HELMER:Go then [Seizes her arm]. But first you shall see your children for the last time!
NORA: Let me got! I will not see them! I cannot!
HELMER:(draws her over to the doorleft) You shall see them. (Opens the door and says softly) Look there they are asleep peacefull and carefree. Tomorow they wake up and call for their mother, they will be - motherless.
NORA: [trembling] Motherless!
HELMER: As you once were.
NORA: Motherless! [struggles with herself, lets her traveling bag fall, and says.] Oh it is a sin against myself, but I cannot leave them. [Half sinks down by the door.]
HELMER: [joyfully, but softly] Nora!
Ibsen's play upset German directors so much that they forced him to write an alternate ending. Ibsen called the changed ending a "barbaric act of violence towards the play".
The play was an outrage described by furious Victorian newspapers as "..an open drain" and "a toilet" and met by protestors in several cities. "A Doll's House" was the Passion of the Christ or Fahrenheit 911 of its time. Loaded with brutal attacks and angry symbolism towards its middle class audience there is no wonder that this play caused so much controversy.
Ibsen's audience was the new industrial revolution middle class. Prior to Ibsen's time the theatre was only a place for the aristocratic classes. Ibsen wrote for the middle class by choosing issues and language that would appeal to and offend them.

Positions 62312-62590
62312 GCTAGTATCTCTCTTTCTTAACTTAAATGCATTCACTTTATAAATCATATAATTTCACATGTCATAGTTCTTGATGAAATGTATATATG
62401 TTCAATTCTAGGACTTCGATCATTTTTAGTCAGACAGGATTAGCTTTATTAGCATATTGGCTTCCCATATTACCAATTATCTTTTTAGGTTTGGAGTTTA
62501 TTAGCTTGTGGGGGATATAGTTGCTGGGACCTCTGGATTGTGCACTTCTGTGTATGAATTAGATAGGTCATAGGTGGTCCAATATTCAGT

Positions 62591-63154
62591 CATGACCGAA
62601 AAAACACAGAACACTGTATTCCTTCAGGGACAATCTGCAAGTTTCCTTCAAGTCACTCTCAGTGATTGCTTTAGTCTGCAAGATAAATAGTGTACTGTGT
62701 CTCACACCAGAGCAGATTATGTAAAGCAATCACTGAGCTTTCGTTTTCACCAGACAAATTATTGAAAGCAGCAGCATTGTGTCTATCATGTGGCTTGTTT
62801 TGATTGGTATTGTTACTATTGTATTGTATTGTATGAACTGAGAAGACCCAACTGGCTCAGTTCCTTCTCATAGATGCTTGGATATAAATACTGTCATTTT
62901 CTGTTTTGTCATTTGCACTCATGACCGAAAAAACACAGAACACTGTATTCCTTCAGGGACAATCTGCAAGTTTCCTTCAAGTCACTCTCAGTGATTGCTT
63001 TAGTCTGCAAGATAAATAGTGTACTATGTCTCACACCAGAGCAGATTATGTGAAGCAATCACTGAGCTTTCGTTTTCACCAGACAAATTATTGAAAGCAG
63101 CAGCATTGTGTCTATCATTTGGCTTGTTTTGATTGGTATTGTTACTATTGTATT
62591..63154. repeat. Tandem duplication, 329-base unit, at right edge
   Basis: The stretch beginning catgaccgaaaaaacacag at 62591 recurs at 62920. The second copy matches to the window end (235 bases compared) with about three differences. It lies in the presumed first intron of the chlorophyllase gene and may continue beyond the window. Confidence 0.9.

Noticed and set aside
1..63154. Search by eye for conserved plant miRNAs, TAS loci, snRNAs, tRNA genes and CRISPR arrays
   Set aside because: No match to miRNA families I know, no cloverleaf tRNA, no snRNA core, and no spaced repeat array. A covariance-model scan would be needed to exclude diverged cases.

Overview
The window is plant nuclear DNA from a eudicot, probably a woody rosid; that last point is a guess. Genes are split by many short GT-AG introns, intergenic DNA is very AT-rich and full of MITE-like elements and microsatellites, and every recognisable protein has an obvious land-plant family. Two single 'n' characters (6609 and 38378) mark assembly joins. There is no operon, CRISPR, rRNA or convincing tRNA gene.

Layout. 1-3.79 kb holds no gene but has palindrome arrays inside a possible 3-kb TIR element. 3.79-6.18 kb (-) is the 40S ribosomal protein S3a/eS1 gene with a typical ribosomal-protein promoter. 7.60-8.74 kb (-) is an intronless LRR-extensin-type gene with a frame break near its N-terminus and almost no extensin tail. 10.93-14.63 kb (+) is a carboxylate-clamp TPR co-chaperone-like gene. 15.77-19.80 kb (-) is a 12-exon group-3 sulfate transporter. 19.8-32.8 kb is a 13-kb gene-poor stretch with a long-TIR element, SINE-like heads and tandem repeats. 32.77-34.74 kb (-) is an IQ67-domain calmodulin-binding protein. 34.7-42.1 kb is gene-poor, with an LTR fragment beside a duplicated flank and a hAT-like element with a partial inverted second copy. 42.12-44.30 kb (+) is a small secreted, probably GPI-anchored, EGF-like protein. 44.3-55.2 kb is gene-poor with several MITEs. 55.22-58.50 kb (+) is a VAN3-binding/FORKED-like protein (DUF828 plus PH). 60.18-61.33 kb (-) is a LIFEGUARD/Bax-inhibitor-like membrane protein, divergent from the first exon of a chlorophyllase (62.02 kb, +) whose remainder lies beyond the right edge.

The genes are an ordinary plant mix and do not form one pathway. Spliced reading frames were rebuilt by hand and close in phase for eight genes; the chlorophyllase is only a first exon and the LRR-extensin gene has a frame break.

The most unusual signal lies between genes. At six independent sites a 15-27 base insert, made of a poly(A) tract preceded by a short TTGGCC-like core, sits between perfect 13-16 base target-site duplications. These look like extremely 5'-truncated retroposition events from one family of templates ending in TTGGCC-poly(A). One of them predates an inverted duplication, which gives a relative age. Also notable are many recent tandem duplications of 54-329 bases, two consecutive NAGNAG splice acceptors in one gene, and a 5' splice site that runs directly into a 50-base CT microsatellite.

The new middle class values included hard work, sexual morality, education, thrift and a prudent marriage. Appearance was extremely important and a happy healthy idealized life was demanded by a middle class man and his family.
Furthermore, the most sacred duties (and the only duties) that women were able to take up were maternity, and submission to her husband.
The most obvious way that Ibsen draws class parallels is through character relationships. Christine Linde is more independent than Norah she has been... [continues]
Cite This Essay
(2005, 12). Public Reaction to Henrik Ibsen's "A Doll's House". StudyMode.com. Retrieved 12, 2005, from http://www.studymode.com/essays/Public-Reaction-Henrik-Ibsens-a-Dolls-74498.html
"Public Reaction to Henrik Ibsen's "A Doll's House"" StudyMode.com. 12 2005. 12 2005 <http://www.studymode.com/essays/Public-Reaction-Henrik-Ibsens-a-Dolls-74498.html>.
"Public Reaction to Henrik Ibsen's "A Doll's House"." StudyMode.com. 12, 2005. Accessed 12, 2005. http://www.studymode.com/essays/Public-Reaction-Henrik-Ibsens-a-Dolls-74498.html.